The most common cause of earache is a middle ear infection (acute otitis media) that results from an infection in the upper respiratory tract, similar to a cold. The infection causes the mucus membranes in the Eustachian tube (the tube that connects the middle ear to the back of the throat) to swell, and the pressure behind the eardrum increases. The low pressure in the ear then leads to a build-up of fluids and middle ear infection. When a child has a cold or a fever, he may experience pain in one or both ears. A younger child may not yet be able to tell you that he is in pain and where the pain is located, but he may give you nonverbal signs: sudden screaming fits, irritability, and holding or pulling on the affected ear.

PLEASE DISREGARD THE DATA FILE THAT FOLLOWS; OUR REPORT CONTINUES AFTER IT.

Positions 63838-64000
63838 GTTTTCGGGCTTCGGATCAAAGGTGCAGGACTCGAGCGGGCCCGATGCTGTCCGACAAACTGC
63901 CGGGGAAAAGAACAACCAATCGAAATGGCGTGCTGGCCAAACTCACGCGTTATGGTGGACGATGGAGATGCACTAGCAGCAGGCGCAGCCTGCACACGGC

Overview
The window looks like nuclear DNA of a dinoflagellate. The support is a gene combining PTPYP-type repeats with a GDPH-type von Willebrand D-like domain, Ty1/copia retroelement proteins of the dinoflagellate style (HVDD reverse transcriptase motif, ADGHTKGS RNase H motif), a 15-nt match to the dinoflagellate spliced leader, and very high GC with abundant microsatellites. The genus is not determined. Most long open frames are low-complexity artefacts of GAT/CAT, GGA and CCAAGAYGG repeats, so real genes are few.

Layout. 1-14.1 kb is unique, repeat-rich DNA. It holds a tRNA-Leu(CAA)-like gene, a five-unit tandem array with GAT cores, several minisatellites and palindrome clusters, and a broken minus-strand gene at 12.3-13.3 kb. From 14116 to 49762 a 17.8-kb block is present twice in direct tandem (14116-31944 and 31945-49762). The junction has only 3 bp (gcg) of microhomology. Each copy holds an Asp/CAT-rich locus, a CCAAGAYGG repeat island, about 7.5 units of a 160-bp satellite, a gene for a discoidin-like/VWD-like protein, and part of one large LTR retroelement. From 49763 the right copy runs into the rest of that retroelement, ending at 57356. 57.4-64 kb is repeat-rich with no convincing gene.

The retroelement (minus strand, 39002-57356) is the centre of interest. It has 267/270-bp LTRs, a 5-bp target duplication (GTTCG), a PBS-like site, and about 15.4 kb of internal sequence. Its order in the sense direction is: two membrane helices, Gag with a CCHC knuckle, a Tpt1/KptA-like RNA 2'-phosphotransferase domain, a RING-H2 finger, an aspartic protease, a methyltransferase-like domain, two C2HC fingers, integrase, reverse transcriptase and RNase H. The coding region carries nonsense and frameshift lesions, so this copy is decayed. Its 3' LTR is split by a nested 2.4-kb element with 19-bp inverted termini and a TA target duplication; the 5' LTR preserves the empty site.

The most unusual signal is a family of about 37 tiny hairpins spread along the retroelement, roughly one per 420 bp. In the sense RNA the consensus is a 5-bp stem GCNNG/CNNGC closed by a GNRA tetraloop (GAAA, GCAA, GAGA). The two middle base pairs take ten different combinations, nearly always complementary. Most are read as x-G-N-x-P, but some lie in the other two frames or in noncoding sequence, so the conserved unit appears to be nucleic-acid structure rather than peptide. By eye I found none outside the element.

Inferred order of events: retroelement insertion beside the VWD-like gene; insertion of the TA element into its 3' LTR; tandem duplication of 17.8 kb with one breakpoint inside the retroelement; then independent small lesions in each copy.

Once the middle ear is infected, pus builds up behind the eardrum and, as a result, increased pressure on the eardrum causes pain. At the same time, the eardrum itself becomes thick and swollen and may rupture, leading the pus to run into the ear canal and out the ear.
For children 2 years old or older who are not seriously ill and have no fever, simply monitor the condition for 1 to 2 days. Many cases of middle ear infection will get better after a few days.
You can give your child the following treatments to ease the earache:
Call 911 or the doctor immediately if your child:
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